Every business is a service business.

We apply the tools that make service businesses stronger through better strategy, innovation, marketing and day-to-day management.

Thank you for joining the conversation.

Tuesday, March 2, 2010

The Postal Service accelerates its demise.

The United States Postal Service, like many service organizations facing reduced demand in a downturn, is trying to cut costs.

Like the masses of unimaginative service businesses, their “best idea” for cost reductions is to reduce service levels. In this case, they’re considering shifting to a 5-day delivery service from the current 6-day operation, eliminating Saturday deliveries.

It’s a bad idea.

Three major service components differentiate USPS from its primary competitors, UPS and FedEx:

They’re inexpensive. Though it now known as “snail mail”, USPS is very reliable, given what are usually substantial price differences between its offering and that of the parcel carriers.

They serve outlying areas. UPS and FedEx place enormous charges on deliveries beyond their core service areas, because they lose money delivering to places without density of stops.

They deliver Saturdays. Before the recession forced the elimination of shifts, an increasing number businesses were conducting Saturday operations. With the growth of ecommerce, Saturday is looked on by many companies as needed fulfillment day.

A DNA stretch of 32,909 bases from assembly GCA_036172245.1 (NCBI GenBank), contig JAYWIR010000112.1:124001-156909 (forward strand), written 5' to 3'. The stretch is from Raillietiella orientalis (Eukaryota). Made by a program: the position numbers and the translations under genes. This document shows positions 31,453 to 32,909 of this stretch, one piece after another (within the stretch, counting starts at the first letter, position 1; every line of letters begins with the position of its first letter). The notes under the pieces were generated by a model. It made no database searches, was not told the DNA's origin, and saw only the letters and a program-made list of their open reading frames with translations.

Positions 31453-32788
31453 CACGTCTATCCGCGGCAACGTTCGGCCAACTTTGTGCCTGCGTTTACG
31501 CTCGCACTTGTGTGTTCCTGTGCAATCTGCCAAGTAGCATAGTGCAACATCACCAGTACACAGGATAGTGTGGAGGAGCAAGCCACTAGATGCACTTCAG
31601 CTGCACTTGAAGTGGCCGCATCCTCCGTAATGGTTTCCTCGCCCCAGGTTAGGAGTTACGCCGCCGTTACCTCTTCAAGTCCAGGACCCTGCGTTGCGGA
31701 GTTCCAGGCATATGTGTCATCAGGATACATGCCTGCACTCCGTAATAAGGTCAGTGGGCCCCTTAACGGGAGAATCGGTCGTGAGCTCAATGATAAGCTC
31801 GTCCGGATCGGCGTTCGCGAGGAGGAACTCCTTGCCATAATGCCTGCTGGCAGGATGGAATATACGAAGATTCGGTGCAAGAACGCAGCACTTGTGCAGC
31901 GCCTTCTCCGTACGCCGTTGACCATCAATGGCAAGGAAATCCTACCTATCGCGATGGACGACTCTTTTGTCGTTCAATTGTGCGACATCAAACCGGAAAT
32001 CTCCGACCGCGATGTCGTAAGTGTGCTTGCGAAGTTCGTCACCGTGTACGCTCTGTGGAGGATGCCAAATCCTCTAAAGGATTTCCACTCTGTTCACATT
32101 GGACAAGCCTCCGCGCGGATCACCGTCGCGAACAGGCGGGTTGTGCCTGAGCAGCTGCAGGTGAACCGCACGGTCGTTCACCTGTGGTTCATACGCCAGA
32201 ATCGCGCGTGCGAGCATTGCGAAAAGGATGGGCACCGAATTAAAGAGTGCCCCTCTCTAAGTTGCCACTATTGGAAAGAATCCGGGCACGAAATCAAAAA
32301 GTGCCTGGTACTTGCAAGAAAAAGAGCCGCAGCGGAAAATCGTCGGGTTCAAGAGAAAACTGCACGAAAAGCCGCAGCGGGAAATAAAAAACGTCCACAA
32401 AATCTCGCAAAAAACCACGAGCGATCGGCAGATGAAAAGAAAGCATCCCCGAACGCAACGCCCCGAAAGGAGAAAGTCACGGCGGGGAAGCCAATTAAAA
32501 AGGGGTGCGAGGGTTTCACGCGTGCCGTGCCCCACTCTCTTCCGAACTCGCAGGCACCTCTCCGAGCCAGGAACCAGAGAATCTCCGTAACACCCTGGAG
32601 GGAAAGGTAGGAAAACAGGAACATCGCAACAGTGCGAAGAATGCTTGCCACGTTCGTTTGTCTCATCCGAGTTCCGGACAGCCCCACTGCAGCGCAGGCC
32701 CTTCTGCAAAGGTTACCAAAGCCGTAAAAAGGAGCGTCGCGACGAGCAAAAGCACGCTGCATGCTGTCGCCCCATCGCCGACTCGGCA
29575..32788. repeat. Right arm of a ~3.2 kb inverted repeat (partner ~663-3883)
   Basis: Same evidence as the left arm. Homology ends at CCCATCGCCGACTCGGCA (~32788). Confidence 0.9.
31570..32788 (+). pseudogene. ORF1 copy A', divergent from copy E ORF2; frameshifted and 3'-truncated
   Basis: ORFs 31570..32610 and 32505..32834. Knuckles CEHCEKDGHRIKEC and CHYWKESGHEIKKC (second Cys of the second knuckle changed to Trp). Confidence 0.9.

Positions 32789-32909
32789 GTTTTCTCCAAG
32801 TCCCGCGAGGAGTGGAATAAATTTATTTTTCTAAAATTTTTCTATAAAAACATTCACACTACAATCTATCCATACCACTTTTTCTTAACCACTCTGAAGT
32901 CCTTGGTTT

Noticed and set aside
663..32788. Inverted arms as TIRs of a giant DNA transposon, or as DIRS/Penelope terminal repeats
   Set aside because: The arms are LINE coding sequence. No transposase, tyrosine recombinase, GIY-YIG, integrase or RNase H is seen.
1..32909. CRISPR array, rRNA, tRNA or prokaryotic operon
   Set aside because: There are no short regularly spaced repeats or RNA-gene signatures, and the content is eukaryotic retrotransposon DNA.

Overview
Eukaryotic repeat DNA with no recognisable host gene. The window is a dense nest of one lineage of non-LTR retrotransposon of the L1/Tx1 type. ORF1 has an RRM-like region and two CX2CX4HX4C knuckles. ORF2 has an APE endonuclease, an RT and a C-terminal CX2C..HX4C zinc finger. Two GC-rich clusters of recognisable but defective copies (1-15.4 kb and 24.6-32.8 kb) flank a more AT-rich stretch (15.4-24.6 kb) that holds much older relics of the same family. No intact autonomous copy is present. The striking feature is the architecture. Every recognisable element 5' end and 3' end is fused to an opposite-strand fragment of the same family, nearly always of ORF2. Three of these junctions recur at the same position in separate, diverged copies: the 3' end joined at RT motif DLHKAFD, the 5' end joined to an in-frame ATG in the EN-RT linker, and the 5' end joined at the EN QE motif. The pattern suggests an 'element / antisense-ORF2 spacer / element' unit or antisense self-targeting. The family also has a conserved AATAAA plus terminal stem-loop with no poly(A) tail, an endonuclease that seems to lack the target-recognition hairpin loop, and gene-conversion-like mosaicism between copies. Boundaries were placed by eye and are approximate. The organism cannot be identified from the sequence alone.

By eliminating Saturday deliveries, USPS eliminates a key reason businesses use them. Add in that they’re considering reducing service to rural areas and increasing the prices on parcel sized shipments, and they may actually be in the process of killing all three of their service differentiators at once.

It has been suggested that the USPS should be run more like a standalone business. Some go so far as to say it should be privatized. While that idea may or may not have merit, changing core elements of the service to replicate their closest competitors – ones much more nimble and far less bureaucratic in decision making than they are – is exactly the wrong sort of service model change.


Membership Jedi said...

So true. Snail mail will slowly evolve into FAIL mail (if they have not already). Nothing better than waiting in long lines to finally make one's way up the exuberant, enthused and happy to serve civil servants behind the counters at the Post Office. Having your number to be served called at the Post Office is akin to having your dentist walk out and say "it's your turn for your root canal".

Great post.

Chris Reaburn said...

Hey, thanks for the comment.

I actually think that if the USPS could take advantage of what they have - the largest delivery market that, if it isn't impossible to build, would be so cost prohibittive that no other company would try and the most tenured (and capable) set of operations employees in the business - they could be a VERY serious competitor in the delivery market.

It is their decisions around corporate startegy and service orientation that prevent them from competiting against companies they hold a tangible advantage over.